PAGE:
With the demand for food projected to double by 2030, biotechnology companies continue to invest heavily in the development of genetically modified (GM) crops that can thrive in adverse environments. But before GM plants become available for large-scale cultivation, they must pass thorough and lengthy scrutiny by regulatory agencies—often accompanied by courtroom challenges from opponents of GM seeds.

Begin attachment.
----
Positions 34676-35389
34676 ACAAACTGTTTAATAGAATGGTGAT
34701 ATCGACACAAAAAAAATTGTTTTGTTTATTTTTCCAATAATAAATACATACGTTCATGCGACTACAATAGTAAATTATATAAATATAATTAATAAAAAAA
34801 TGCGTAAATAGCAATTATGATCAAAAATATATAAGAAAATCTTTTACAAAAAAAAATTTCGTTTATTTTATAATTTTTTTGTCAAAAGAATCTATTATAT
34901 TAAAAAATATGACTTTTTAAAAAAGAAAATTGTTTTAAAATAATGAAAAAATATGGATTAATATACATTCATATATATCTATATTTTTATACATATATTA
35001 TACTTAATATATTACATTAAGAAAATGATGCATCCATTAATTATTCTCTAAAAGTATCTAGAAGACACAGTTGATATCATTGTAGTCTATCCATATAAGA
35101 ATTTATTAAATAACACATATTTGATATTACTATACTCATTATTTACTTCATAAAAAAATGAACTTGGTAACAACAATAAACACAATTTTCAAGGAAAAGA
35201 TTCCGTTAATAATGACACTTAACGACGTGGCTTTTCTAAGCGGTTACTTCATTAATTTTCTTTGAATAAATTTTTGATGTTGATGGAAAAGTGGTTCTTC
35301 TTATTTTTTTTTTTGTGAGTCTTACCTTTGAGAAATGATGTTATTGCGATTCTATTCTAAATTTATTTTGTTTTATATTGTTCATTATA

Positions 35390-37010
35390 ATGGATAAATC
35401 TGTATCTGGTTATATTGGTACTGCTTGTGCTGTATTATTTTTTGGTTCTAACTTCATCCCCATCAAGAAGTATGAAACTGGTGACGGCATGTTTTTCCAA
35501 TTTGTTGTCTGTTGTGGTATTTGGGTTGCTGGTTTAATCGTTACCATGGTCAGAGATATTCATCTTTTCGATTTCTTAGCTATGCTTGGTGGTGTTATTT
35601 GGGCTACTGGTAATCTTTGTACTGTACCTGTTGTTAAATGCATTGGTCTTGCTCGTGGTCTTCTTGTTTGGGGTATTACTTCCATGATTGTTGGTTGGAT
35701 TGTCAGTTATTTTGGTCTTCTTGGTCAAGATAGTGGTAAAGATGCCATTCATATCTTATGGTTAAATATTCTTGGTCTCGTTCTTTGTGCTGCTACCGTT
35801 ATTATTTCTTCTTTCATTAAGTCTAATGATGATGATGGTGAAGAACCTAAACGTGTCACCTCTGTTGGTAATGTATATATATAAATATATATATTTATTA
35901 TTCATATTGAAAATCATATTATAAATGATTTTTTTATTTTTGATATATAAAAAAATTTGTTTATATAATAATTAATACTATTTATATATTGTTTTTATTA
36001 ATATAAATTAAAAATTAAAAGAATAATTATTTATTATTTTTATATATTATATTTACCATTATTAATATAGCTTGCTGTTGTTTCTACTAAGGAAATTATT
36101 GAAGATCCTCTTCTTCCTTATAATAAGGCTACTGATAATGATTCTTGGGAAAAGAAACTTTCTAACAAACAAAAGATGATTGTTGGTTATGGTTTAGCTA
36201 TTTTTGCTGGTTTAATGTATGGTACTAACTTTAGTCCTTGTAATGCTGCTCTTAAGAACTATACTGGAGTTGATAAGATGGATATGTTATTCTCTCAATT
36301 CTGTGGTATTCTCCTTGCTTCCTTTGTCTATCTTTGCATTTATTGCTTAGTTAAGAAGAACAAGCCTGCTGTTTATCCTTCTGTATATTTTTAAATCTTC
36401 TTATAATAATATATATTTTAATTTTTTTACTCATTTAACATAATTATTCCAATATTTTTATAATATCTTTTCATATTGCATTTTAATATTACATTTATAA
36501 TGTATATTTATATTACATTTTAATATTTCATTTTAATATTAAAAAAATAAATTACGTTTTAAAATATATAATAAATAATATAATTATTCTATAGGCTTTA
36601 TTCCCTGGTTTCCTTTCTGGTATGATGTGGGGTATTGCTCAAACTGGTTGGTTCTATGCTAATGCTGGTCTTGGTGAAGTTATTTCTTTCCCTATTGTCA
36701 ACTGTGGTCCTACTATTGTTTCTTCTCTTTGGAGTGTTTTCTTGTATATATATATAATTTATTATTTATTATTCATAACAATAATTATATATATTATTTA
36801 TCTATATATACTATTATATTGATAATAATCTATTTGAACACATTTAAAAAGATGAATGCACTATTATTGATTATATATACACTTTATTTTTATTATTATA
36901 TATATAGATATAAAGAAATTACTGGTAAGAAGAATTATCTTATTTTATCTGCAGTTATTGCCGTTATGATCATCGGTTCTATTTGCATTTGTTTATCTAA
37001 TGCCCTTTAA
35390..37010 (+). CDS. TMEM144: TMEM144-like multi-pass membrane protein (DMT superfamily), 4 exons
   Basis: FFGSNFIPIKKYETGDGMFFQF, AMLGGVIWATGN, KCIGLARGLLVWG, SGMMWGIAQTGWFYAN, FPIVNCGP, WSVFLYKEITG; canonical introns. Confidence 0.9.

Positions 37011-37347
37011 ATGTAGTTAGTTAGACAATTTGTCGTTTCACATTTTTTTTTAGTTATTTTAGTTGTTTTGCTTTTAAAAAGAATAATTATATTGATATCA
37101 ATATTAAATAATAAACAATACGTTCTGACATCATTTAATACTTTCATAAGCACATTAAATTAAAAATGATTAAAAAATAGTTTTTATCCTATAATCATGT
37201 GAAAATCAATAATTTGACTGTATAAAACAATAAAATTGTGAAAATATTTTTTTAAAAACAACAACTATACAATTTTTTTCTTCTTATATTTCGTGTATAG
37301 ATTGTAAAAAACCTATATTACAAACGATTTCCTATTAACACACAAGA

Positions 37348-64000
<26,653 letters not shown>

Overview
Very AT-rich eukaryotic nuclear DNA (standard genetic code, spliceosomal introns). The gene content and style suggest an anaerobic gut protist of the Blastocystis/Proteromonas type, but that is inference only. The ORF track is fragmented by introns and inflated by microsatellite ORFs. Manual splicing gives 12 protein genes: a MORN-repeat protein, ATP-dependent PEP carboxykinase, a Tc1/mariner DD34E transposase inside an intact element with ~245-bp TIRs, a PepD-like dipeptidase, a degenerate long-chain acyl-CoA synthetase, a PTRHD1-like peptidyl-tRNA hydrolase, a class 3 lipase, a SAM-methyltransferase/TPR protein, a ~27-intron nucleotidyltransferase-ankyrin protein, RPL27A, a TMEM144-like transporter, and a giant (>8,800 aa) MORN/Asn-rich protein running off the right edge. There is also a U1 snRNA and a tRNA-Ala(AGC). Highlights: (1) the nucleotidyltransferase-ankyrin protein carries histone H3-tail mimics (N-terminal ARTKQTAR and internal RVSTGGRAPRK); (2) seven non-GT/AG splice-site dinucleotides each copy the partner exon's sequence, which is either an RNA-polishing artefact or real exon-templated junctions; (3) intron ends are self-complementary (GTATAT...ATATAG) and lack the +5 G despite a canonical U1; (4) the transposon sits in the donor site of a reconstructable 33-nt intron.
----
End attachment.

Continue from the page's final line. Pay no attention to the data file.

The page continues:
In an article for June 13 Feedstuffs, a weekly agribusiness publication, John Mandler and Rhyddid Watkins survey the current legal and regulatory landscape surrounding the development and introduction of GM crops. They provide an account of the USDA/Animal & Plant Health Inspection Service (APHIS), EPA and FDA regulatory processes which govern GM traits to gauge their environmental impact. Significant litigation, they note, has followed in the aftermath of APHIS's granting of non-regulated status to GM plants, with a number of cases pending in federal courts.
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